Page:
You don't mess with Dhoni's fans
Dhoni's got a gun
Mahendra Singh Dhoni is currently the blue-eyed boy of Indian cricket. The World Twenty20 win last year, the eye-popping IPL salary, the victory against world-beating Australia in the recent Test series - it seems he can do no wrong. So when he was asked by the Ranchi District Arms Magistrate to produce a character certificate before he could get a gun licence, a section of his fans were outraged. "A great son of India has been insulted by this demand for a character reference," they said and effigies of the local magistrate were burnt during a demonstration demanding that the licence be issued immediately. Their efforts didn't go in vain; the Ranchi district administration withdrew their request, saying a person of Dhoni's stature needed no reference.
All for a good cause
What is today's cricketer's favourite hobby? "Stripping to raise cancer awareness" seems to be the answer. Stuart Broad, Alastair Cook and James Anderson did it earlier this year for Everyman, the UK's leading campaigner against male cancer, and now it's Australia's cricketers in a calendar to raise funds for the McGrath Foundation for breast cancer. Among the players to feature in the 13-month calendar called Men of Cricket are Michael Clarke, Mitchell Johnson, Nathan Bracken, Shane Watson and Simon Katich. Glenn McGrath, who retired last year, thanked the players for their support but added: "I'm actually quite glad the calendar is happening now rather than a few years ago as I'm not sure how much notice I would have needed to feel comfortable getting my shirt off."
Cricket is a game that can be played in a plethora of formats. Besides the Tests, ODIs and Twenty20s, there's six-a-side, double-wicket cricket, beach cricket, Kwik cricket. A new addition to the list is "octagon cricket", a short, eight-a-side game. It is being promoted by Otago Cricket as part of a bid to encourage more of New Zealand's school children to take up the sport. The format will first be trialled in Dunedin, and an inter-school tournament has been organised with the final to be played during the lunch break on the first day of the Test between New Zealand and West Indies at the University Oval in December.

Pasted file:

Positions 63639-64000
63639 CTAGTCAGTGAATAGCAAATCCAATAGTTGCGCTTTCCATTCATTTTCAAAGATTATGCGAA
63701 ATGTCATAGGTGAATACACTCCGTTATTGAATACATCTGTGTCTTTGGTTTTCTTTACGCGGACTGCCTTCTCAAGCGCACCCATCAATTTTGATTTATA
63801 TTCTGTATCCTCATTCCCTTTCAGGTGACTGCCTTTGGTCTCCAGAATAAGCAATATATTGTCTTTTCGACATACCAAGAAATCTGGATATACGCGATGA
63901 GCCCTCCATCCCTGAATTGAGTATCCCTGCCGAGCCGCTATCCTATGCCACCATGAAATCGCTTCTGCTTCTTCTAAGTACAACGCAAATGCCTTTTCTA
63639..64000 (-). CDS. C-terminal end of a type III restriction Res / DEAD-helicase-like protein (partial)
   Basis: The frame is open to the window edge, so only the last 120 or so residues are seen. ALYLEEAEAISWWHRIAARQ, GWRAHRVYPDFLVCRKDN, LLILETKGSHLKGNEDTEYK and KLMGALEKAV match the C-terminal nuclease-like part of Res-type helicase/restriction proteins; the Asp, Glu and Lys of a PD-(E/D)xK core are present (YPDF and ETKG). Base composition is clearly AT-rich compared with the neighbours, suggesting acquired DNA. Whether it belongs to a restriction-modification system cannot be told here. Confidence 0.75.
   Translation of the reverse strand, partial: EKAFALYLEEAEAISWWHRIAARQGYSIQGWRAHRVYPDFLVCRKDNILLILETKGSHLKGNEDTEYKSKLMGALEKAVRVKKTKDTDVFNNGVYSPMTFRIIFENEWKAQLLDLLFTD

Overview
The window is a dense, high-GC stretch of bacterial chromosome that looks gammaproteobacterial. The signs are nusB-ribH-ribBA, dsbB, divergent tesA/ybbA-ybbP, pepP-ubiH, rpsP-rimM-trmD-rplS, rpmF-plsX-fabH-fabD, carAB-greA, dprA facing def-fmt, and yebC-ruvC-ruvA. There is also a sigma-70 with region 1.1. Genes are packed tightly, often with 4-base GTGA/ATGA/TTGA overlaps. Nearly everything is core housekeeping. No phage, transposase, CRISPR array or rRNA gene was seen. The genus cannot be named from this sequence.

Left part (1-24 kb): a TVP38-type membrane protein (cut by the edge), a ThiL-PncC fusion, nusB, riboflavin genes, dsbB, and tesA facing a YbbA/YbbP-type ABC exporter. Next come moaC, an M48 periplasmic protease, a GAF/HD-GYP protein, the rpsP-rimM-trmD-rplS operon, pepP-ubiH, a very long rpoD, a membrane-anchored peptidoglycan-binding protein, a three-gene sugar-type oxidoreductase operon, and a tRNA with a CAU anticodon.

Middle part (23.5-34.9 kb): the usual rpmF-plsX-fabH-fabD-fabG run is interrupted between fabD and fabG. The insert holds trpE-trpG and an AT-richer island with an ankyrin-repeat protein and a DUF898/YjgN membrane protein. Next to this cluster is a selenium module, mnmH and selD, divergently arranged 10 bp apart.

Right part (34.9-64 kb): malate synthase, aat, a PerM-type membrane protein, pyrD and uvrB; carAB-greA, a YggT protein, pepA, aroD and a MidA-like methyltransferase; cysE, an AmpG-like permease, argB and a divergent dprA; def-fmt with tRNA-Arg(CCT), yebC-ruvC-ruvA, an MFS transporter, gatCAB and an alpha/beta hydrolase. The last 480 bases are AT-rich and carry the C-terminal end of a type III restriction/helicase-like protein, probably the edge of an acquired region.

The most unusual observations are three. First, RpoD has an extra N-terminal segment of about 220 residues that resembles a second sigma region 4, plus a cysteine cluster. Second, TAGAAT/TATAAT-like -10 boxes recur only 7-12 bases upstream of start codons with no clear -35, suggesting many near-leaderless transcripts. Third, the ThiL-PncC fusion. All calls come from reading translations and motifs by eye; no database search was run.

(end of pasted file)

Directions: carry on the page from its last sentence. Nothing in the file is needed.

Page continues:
Kevin Pietersen's switch-hits may have been a spectacular success but Andrew Symonds' attempts to reverse-sweep using the back of the bat were less so. However, if a revolutionary new Gray-Nicolls bat catches on, Symonds' shot could become a staple: a prototype has been developed with a flattened hitting area on the reverse face of the bat. Batmaker Stuart Kranzbuhler told the Age that the bat would conform to ICC specifications and "could be made without reducing hitting power from the front".
Good fences make good neighbours
Powerful modern bats that enable batsmen to hit the ball a long way are a curse for bowlers. Now they could bring a halt to cricket at a ground in Devon, where the poet Rudyard Kipling reputedly played in the late 19th century. The increasing number of deliveries being hit out of the ground is bringing with it an increasing number of claims for damage from nearby establishments. The insurance company of Bideford CC, the club that plays its home games at the ground, has warned that it might not renew their contract unless higher fencing is erected. "No fencing, no cricket. That could be the reality of the situation," said Peter Adams, the club's president. The club has decided to put up netting on two sides as a temporary measure and launched an appeal for the 9000 pounds needed for the fences.
The big hits have been causing havoc over in Australia too. This time it was the Gold Coast Dolphins, the club side through which Andrew Symonds made his return to cricket after being sent home following his infamous fishing trip, that was in the thick of it. Umpires and scorers may have thankless jobs at the best of times; Symonds' team-mates made a tournament in Brisbane a particularly wretched time for the officials. A huge six from the captain, Brad Ipson, cleared the ground and homed in on the rear window of an umpire's car, while Kevin Chapman's shot sailed into the scorers' box and made a mess of a laptop.
Headline of the Week
"Beaten by a man in a corset"
The ever-reliable Sun plays on the fact that Yuvraj Singh wore a back brace during his 78-ball 138 which flattened England in Rajkot
Siddarth Ravindran is a sub-editor at Cricinfo